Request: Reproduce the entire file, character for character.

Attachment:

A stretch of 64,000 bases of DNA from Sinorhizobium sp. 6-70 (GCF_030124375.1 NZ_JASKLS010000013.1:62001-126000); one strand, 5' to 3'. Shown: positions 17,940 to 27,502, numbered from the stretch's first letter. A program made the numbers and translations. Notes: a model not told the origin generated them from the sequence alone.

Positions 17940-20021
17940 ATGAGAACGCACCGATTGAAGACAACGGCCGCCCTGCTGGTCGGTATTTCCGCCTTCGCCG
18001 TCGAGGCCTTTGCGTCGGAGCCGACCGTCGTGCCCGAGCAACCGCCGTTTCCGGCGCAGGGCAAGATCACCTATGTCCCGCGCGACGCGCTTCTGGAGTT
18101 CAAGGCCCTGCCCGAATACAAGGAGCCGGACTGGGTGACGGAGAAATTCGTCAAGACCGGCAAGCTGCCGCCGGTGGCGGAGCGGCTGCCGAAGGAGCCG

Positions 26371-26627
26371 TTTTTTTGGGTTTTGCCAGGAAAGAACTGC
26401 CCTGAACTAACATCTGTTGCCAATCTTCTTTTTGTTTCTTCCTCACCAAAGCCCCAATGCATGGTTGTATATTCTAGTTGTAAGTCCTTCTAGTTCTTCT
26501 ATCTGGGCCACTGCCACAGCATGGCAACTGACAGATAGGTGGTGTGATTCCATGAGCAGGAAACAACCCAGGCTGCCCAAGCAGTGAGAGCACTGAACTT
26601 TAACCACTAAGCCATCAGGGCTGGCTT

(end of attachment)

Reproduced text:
A stretch of 64,000 bases of DNA from Sinorhizobium sp. 6-70 (GCF_030124375.1 NZ_JASKLS010000013.1:62001-126000); one strand, 5' to 3'. Shown: positions 17,940 to 27,502, numbered from the stretch's first letter. A program made the numbers and translations. Notes: a model not told the origin generated them from the sequence alone.

Positions 17940-20021
17940 ATGAGAACGCACCGATTGAAGACAACGGCCGCCCTGCTGGTCGGTATTTCCGCCTTCGCCG
18001 TCGAGGCCTTTGCGTCGGAGCCGACCGTCGTGCCCGAGCAACCGCCGTTTCCGGCGCAGGGCAAGATCACCTATGTCCCGCGCGACGCGCTTCTGGAGTT
18101 CAAGGCCCTGCCCGAATACAAGGAGCCGGACTGGGTGACGGAGAAATTCGTCAAGACCGGCAAGCTGCCGCCGGTGGCGGAGCGGCTGCCGAAGGAGCCG

Positions 26371-26627
26371 TTTTTTTGGGTTTTGCCAGGAAAGAACTGC
26401 CCTGAACTAACATCTGTTGCCAATCTTCTTTTTGTTTCTTCCTCACCAAAGCCCCAATGCATGGTTGTATATTCTAGTTGTAAGTCCTTCTAGTTCTTCT
26501 ATCTGGGCCACTGCCACAGCATGGCAACTGACAGATAGGTGGTGTGATTCCATGAGCAGGAAACAACCCAGGCTGCCCAAGCAGTGAGAGCACTGAACTT
26601 TAACCACTAAGCCATCAGGGCTGGCTT